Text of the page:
To me, the idea of Winter meals brings memories of curries, stews and broths, warming and nourishing. With short days and long cold nights, the comfort you get with these humble feasts both warms the tummy and the soul. Somehow, Winter brings the family closer together to enjoy a meal when it is cold outside.
Diana Henry's book, Roast Figs Sugar Snow, is a book that instantly appeals to me, for it captures the treats that the Autumn and Winter seasons bring. There are so many ingredients that are their best, and Diana has captured the spirit of the season in a book that brings them together to create some great dishes.
The book is arranged into twelve chapters, taking a different ingredient in each one and presenting dishes that are based on it. First, we have Ripe and Ready, where cheese is the star. Then there is Gathering In, a chapter devoted to chestnuts, hazelnuts walnuts and pecans. Next there is Earthly Pleasures, about pumpkins, squash, beans and lentils. It is followed by Field Days winter vegetables, Tales Of The Hunt game and wild mushrooms, The Fat Of The Land pork, Of Wood And Smoke smoked food, Apples In The Attic apples, pears and quinces, The Colour Purple plums, damsons and figs, Winter On Your Tongue herbs, spices, and sour cream, From Hedgerow And Bog cranberries, blackberries, sloes and rosehip, and Sugar Snow maple syrup.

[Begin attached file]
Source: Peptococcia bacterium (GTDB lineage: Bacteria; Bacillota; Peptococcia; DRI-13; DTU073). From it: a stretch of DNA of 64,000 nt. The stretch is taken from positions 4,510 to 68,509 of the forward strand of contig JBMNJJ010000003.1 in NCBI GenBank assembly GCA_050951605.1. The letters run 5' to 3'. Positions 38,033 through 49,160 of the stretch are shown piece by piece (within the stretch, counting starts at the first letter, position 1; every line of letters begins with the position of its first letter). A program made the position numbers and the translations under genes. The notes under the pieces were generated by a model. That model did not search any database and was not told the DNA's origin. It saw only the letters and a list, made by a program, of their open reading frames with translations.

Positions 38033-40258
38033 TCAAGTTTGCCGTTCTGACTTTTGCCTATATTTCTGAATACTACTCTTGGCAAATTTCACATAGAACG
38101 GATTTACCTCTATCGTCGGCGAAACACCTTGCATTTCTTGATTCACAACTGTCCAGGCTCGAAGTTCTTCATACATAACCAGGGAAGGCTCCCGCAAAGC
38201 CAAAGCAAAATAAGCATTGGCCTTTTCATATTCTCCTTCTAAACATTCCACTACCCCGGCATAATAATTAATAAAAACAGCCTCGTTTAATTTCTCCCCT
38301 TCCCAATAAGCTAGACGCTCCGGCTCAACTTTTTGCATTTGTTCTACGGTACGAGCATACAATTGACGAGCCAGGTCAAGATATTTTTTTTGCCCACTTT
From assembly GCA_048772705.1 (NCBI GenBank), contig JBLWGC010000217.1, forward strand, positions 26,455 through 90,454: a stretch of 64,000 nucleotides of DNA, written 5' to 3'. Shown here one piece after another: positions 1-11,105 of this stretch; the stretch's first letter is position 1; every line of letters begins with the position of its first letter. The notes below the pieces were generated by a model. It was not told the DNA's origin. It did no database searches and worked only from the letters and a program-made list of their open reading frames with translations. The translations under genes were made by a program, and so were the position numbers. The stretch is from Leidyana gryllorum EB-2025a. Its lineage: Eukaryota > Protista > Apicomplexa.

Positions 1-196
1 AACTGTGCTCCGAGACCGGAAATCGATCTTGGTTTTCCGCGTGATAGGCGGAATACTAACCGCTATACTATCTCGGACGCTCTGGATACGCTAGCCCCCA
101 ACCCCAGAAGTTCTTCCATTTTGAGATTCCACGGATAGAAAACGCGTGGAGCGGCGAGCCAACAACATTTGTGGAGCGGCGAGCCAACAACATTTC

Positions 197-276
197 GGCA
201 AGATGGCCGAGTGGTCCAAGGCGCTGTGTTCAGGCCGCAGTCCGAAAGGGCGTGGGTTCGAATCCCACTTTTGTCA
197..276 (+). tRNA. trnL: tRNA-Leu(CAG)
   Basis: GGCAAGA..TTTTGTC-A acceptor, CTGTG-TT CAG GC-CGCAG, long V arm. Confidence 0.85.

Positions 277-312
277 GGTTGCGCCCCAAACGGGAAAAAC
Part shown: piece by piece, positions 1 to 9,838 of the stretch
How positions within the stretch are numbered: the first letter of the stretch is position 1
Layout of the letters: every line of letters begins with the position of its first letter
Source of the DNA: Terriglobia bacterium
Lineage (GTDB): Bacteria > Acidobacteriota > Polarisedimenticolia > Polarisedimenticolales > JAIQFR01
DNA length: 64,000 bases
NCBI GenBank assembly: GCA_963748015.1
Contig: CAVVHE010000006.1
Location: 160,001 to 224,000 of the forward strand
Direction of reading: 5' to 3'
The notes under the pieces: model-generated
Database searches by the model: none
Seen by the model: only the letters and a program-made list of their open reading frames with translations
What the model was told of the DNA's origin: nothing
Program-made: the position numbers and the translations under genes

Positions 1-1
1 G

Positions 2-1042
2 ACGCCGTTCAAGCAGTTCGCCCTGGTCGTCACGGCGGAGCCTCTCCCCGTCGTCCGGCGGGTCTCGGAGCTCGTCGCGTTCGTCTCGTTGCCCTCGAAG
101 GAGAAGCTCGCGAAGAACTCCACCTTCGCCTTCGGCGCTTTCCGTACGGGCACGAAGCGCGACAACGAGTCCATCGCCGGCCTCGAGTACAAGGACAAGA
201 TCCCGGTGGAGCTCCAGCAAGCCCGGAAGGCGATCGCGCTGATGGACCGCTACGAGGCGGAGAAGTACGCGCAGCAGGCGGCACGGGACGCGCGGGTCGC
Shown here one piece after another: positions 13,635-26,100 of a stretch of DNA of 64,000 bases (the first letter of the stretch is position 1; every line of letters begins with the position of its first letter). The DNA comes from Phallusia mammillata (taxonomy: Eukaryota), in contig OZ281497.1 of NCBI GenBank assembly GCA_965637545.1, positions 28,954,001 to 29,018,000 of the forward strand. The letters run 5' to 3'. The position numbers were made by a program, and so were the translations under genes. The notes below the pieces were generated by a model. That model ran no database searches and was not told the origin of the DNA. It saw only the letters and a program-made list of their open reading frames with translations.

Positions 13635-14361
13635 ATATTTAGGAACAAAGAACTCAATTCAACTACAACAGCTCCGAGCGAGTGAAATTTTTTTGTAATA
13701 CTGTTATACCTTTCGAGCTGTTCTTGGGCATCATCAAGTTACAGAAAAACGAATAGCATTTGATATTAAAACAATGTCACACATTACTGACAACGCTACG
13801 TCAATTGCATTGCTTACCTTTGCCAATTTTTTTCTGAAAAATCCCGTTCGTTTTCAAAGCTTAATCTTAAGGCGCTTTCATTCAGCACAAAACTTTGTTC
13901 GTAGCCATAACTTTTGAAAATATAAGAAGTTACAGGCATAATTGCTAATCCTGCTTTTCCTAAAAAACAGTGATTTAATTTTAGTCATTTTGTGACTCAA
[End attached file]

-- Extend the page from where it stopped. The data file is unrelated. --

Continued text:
Each chapter starts with an introduction to the principle ingredient, what Diana cooks and what to look for in the ingredient. So, in the Ripe and Ready chapter on cheese, we are introduced all the different cheese that she likes to cook with, from Camembert to Gjetost, there are over two dozen listed. As you can guess, Diana like her cheese, and the recipes are a delight. What surprised me about how these dishes make people feel was when my alleged cheese hating daughter told me that the recipes sounded great. To her, uncooked cheese is an abhorrence, where as cooked cheese is a delight. Dishes like Tartiflette, or potato, bacon, crème fraîche and Reblochon.
There are a few more dishes I would like to mention, for I sit here salivating at the meer thought of them. The first is from the chapter Tales from The Hunt, which is Styrian Venison, with Chestnuts, Cranberries and Wild Mushrooms, newxt is West Country Pot-Roast Chicken with Apple and Cider and finally Danish Christmas Kringle, a deightful seasonal bread.
Roast Figs, Sugar Snow is a lovely book that brings the joy of Winter's larder to life. The book has over a hundred recipes that will inspire and tempt you to cook them for your loved ones.